Joey Kaempfer, Chairman and Founder, McArthurGlen provided his refreshing views and insights in a revealing interview with Anthony Hilton, Chief Economics and Business Commentator for the Evening Standard and Independent. Throughout his career Joey has constantly looked forward, recovering from setbacks quickly. 

According to Joey, you make your own luck to a large degree, by working hard and surrounding yourself with exceptionally smart and hard working people.

When asked about US politics, Joey was unafraid to share his political views, calling himself a ‘Limousine Liberal’. 

He said he used to think McArthurGlen was in the retail business, but now considers them to be in the entertainment business. ‘If you entertain them, if you feed them well, if the places you build are beautiful, they will come. People need leisure.’

Joey reinforced the need for beautiful architecture, saying that bad architects and good architects cost the same thing. Retailers are also proud to display their goods in beautiful settings.

When asked about his retirement plans, he responded ‘I’ll never quit. Why stop doing something that you love?’ which put our speakers Philipp Coggan and Amlan Roy at ease.

New world order: politics, people and places - Dr. Michael Linhart

Dr. Michael Linhart, Secretary General for Foreign Affairs for Austria, touched on burning issues for Austria, specifically the migration crisis. He highlighted that Austria has received the second highest number of refugees per capita of an EU country, after Sweden.

We are living in challenging times: we are still dealing with the economic crisis, the conflict with Russia, the deteriorating situation in Ukraine, refugees, and European economies struggling to remain internationally competitive. Michael emphasized that the biggest challenge ahead will be to integrate refugees into the labour market and society. Free movement of people is a fundamental right in Europe, but necessary changes are needed.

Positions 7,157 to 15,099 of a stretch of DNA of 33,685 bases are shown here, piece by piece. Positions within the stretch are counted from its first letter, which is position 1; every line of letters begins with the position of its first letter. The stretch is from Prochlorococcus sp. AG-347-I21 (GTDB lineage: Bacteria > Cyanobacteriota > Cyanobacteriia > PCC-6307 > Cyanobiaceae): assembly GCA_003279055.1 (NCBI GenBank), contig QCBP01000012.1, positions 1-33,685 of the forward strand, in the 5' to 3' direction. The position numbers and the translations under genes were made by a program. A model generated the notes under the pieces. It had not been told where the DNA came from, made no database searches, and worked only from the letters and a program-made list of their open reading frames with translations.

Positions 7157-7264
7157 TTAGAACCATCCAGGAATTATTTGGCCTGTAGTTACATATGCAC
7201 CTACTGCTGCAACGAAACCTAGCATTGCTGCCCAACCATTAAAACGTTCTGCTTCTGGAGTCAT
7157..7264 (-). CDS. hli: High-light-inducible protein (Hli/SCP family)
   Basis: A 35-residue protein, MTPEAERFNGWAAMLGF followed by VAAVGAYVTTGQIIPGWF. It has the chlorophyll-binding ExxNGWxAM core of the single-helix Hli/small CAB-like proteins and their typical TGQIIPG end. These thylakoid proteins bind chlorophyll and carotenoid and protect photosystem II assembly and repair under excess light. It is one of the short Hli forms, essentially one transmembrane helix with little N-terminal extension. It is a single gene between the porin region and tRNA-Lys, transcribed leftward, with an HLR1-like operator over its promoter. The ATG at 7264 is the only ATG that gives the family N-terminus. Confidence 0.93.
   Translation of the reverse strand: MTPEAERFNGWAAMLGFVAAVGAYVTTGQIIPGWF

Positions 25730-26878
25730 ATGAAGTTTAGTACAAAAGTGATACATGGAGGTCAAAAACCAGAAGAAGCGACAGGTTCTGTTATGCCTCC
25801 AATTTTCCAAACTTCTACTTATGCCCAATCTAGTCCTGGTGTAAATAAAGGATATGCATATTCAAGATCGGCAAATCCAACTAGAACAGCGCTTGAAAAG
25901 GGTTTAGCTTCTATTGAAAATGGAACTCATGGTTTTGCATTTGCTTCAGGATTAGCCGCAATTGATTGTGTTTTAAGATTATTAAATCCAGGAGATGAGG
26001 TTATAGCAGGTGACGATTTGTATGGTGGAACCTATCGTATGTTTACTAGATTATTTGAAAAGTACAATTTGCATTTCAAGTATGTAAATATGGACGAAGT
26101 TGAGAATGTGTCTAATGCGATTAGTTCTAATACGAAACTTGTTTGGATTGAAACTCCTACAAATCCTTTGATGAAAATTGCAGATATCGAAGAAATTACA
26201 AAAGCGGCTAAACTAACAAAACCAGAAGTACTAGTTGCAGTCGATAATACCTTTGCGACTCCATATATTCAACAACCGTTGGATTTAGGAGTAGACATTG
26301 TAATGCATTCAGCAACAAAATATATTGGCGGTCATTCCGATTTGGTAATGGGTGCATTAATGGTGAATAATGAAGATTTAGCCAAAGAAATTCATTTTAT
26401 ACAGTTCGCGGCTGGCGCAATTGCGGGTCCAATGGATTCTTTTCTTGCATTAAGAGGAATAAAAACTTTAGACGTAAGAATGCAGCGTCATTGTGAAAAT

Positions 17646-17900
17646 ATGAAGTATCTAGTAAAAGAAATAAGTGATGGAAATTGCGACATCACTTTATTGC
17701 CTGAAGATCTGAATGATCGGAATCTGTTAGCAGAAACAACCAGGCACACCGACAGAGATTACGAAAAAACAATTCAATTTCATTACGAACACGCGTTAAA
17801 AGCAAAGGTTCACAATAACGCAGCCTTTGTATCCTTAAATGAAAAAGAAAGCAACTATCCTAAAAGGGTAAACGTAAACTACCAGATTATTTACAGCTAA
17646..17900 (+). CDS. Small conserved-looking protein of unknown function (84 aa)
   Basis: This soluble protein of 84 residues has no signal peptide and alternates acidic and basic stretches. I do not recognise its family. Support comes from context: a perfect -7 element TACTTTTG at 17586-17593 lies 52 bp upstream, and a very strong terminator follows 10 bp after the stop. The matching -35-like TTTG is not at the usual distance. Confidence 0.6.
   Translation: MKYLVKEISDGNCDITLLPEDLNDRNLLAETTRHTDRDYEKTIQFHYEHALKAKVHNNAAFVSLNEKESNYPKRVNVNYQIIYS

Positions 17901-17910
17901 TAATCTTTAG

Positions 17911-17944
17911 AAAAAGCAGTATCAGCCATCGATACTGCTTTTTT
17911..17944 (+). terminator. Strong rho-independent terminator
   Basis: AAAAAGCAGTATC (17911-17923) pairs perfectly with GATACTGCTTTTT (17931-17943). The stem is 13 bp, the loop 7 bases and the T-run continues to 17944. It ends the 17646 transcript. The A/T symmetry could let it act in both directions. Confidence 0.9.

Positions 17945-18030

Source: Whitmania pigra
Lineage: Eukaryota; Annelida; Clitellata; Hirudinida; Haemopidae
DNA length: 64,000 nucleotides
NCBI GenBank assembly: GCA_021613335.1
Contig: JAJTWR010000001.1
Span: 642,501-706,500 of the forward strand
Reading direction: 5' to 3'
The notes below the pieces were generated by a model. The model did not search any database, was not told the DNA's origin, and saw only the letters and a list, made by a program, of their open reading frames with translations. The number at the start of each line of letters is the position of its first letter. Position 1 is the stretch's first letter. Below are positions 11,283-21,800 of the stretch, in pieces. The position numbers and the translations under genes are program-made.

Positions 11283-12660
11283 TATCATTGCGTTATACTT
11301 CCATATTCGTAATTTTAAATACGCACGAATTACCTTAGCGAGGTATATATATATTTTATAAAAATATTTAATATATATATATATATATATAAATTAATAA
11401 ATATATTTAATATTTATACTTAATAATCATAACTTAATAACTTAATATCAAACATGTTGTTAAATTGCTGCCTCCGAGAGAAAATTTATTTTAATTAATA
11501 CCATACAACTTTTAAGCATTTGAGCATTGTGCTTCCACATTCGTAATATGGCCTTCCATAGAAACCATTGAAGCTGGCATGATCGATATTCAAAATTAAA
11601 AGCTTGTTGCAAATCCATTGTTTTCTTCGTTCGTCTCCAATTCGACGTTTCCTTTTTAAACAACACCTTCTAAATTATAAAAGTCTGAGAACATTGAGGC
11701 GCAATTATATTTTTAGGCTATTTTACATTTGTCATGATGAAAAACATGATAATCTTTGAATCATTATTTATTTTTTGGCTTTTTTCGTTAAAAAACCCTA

Demographics: a continually changing landscape - Amlan Roy

Amlan Roy, Managing Director and Head, Global Demographics and Pensions Research, Credit Suisse challenged the audience with his controversial statements and quick responses on the continually changing landscape of demographics.

Amlan addressed the three most popular misconceptions on demographics by stating that demographics is not long term, not age-related and not predictable. Demographics is about people as consumers and workers, and has a direct impact on real estate.

Most people are surprised to hear that the fastest growing age group in the world is 80+, which presents a lot of challenges for the next generation. His policy prescriptions for the mitigation of this demographics time-bomb by aging advanced countries is:

  • Abolition of mandatory retirement ages combined with flexible enabled retirement
  • Increased female labour participation rates with use of technology to facilitate women to better balance work and family
  • Outsourcing and off-shoring
  • Selective immigration policies
  • Youth employment